My name is Thunder. Not too many months ago, I was homeless and waiting for someone to take me home from the Houston Beagle Rescue in Houston, Texas. Then, a nice lady from the Animal and Plant Health Inspection Service’s National Detector Dog Training Center (NDDTC) in Newnan, Georgia came to visit. From that day on, my life changed.
At the NDDTC, I met my human handler and my fellow classmates. What a diverse group! You see, detector dogs come from places all over the country, including humane societies, beagle rescue groups and private owners. Before we’re adopted, we go through extensive temperament tests and are evaluated by a licensed veterinarian. And when we retire from service, or if we don’t meet the training requirements, APHIS ensures that we’re adopted and placed in good homes.
My classmates and I trained hard for four whole months and learned how to prevent pests and diseases from coming in on smuggled agricultural products. I learned the scent of agricultural contraband and how to find it in bags, boxes and parcels. Beagles and beagle mixes are really good at sniffing out food and agricultural items in luggage and on passengers. Labs and lab mixes trained hard to patrol international borders, cargo warehouses and postal facilities for smuggled contraband. Even Jack Russell terriers have a job—they learned to detect invasive brown tree snakes in Guam. Eek!
My job is extra special—I sniff out the invasive Asian Longhorned Beetle, an invasive insect that’s killing trees in Massachusetts, New York, New Jersey and Ohio. I didn’t know much about the ALB until I started this job, but I did know that my handler kept giving me treats just for sniffing out beetle “frass”, or the sawdust the beetle leaves behind as it chews. If there is something I am really good at it is sniffing and eating treats. After all, I am a beagle!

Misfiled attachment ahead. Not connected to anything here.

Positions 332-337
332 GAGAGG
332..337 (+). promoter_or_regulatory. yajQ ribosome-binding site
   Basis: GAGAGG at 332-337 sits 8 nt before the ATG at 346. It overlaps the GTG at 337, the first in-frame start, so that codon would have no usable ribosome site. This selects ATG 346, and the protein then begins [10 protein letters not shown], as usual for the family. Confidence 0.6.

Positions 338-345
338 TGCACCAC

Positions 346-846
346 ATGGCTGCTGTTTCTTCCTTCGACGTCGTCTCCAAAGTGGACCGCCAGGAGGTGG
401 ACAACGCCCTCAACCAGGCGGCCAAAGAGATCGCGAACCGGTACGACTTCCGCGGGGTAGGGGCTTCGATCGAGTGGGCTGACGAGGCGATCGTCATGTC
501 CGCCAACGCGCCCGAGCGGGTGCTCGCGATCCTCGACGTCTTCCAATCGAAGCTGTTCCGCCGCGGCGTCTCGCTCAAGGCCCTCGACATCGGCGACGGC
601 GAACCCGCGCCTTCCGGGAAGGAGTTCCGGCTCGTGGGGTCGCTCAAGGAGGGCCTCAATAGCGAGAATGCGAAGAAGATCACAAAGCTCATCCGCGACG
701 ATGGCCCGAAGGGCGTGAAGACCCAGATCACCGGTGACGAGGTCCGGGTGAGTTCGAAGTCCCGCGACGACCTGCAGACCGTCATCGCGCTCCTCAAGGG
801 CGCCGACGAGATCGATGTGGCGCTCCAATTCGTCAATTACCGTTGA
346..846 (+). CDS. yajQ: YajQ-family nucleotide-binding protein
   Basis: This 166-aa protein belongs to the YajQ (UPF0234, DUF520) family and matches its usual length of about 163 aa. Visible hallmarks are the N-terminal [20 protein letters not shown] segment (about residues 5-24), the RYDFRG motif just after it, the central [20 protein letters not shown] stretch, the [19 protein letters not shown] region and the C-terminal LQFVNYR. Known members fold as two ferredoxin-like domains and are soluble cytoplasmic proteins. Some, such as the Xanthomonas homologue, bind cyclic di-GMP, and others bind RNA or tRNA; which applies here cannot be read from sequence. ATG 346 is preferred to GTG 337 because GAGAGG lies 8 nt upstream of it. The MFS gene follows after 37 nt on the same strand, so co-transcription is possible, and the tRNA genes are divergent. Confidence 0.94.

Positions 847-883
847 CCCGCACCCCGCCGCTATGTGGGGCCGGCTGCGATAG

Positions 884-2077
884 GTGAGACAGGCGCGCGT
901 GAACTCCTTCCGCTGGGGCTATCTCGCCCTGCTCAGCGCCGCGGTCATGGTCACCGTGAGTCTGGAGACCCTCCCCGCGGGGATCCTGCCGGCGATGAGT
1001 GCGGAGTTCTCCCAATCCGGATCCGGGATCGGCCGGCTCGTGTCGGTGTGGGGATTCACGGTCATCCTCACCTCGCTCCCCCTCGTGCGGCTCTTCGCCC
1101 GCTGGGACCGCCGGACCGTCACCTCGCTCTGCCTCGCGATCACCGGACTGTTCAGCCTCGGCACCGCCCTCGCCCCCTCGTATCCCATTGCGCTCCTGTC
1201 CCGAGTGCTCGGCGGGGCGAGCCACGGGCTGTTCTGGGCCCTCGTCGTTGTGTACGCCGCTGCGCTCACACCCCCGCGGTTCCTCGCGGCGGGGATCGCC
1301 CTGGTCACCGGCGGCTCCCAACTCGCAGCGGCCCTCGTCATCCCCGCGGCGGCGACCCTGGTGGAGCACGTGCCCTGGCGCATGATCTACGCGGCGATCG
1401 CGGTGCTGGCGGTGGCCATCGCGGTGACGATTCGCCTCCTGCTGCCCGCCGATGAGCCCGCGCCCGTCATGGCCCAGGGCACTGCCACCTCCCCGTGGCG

My handler says I am part of an important team dedicated to protecting neighborhood trees and this country’s valuable forest resources. Wow! That’s a lot for a little beagle from Texas to take in, but I am proud to protect America from these harmful pests and diseases.
You play a vital role in preventing the establishment and spread of invasive pests and diseases, too. To learn more about what you can do to help, check out the “Attack of the Invasive Species” factsheet at or visit our Hungry Pests wesbite.
To see my classmates and me at work at work, check out this video!